I've gotten that impression too, and I'm seeing it in Thomas Merton's 'Seven Storey Mountain' which I'm still in the middle of. He seemed to develop a very romanticized view of Catholicism as he was moving towards conversion, and he came from a nominal protestantism which caused him to be critical of 'protestants' though he had apparently never known any that were worthy of the name. He also identified himself as a protestant in his early life, but by his own admission he had no faith.

Viisaus said...

"One of the basic problems with nostalgia for the "holiness of beauty" is that rival religious traditions or even rival religions can all produce great historic art."

In the Renaissance and Enlightenment eras (and even afterwards), many classically educated people became unbelievers essentially because they considered Greco-Roman paganism to be aesthetically superior to Christianity. As classically educated clergyman Vicesimus Knox put it:

http://oll.libertyfund.org/?option=com_staticxt&staticfile=show.php%3Ftitle=1017&chapter=141728&layout=html&Itemid=27

"It is too evident to require demonstration, that a great number of scholars are prevented from forming an idea of Christianity, by an early and irrational prepossession against it. They have been used, in the pursuit of polite learning, to the perusal of authors who have adorned their errors with the graces of an artificial style, and a glossy expression. They have felt the beauties of a Cicero, and a Xenophon; of a Plato, a Homer, and a Virgil. When they take up the New Testament, they find not those flowers, to the selection of which they had hitherto devoted their time and attention. Their classical taste is disgusted. They close the volume, or if they proceed with this prejudice against it, discover nothing in it but deformity. Inclined to doubt the authenticity of a book, which recommends not itself by those charms which they have usually admired, they eagerly peruse such authors as have exerted their ingenuity in exploding the revelation of Jesus Christ. In these they commonly discover those external graces which they, love, but which are too often misapplied both in life and in learning."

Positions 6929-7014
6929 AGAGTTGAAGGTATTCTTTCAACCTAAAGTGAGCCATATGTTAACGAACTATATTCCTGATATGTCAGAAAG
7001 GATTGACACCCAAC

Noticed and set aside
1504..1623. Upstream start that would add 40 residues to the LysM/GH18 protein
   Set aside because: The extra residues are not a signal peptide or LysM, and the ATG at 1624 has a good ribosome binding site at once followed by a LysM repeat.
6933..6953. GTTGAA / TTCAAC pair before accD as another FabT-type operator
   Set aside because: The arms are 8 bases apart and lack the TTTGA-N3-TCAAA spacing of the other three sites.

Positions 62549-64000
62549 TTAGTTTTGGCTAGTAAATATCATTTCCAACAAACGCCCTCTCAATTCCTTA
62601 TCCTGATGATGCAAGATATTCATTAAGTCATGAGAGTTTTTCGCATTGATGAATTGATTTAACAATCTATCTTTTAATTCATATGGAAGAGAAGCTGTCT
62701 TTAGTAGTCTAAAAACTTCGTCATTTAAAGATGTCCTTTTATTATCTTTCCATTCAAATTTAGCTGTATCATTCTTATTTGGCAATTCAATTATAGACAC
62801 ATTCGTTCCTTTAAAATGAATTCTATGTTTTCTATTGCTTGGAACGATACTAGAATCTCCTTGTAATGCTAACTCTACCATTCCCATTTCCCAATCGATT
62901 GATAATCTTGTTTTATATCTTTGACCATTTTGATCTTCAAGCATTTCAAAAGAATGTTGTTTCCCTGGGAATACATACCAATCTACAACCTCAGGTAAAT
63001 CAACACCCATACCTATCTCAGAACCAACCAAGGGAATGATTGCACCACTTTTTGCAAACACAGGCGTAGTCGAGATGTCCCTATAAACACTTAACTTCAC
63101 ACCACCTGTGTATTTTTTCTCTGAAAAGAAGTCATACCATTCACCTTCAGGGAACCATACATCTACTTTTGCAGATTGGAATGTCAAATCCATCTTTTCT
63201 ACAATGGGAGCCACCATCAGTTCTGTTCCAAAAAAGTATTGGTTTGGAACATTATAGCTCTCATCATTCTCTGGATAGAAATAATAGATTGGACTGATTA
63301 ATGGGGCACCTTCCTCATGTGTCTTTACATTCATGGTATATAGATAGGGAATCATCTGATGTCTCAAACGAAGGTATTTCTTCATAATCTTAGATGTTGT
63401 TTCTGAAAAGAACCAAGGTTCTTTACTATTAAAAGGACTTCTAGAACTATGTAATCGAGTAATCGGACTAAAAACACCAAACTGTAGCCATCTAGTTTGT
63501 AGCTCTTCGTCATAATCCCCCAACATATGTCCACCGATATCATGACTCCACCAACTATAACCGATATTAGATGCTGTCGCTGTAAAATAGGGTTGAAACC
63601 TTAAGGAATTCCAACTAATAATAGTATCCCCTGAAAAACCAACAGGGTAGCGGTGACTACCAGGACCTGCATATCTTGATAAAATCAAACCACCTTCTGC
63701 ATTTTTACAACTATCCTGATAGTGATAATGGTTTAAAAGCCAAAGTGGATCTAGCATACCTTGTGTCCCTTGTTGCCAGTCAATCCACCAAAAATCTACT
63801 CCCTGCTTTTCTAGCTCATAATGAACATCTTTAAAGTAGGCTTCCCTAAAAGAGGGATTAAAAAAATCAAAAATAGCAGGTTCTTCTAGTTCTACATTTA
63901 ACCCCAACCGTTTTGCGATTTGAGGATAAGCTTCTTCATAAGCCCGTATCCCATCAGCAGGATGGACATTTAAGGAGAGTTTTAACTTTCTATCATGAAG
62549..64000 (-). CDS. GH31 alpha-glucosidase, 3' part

If RCs or EOs think they can despise Protestants for their "modernist ugliness", then people like Nietzsche will despise all Christianity as something unworthy for "beautiful people" to subscribe to.

The moral - in this fallen world, devil can always outdo saints in mere outward razzle-dazzle. So many people love gorgeous idolatry in spite of knowing that it's based on lies. Not in vain is the spirit of idolatry symbolically compared to a harlot in the Scriptures - the good-looking prostitute is forgiven her inner rottenness because of her looks.

Matthew D. Schultz said...

In the Renaissance and Enlightenment eras (and even afterwards), many classically educated people became unbelievers essentially because they considered Greco-Roman paganism to be aesthetically superior to Christianity.

Fascinating counter-example!

Ken said...

Yes, I have been to Hagia Sophia and the Blue Mosque of Sultan Ahmet many times; - I can say that Islamic art is very impressive and in many ways beautiful and the domes and tiles and colors are amazing.

The Hagia Sophia was built around 537-555 AD by Emperor Justinian.

Sultan Ahmad Mosque was built in 1616 AD, many centuries later;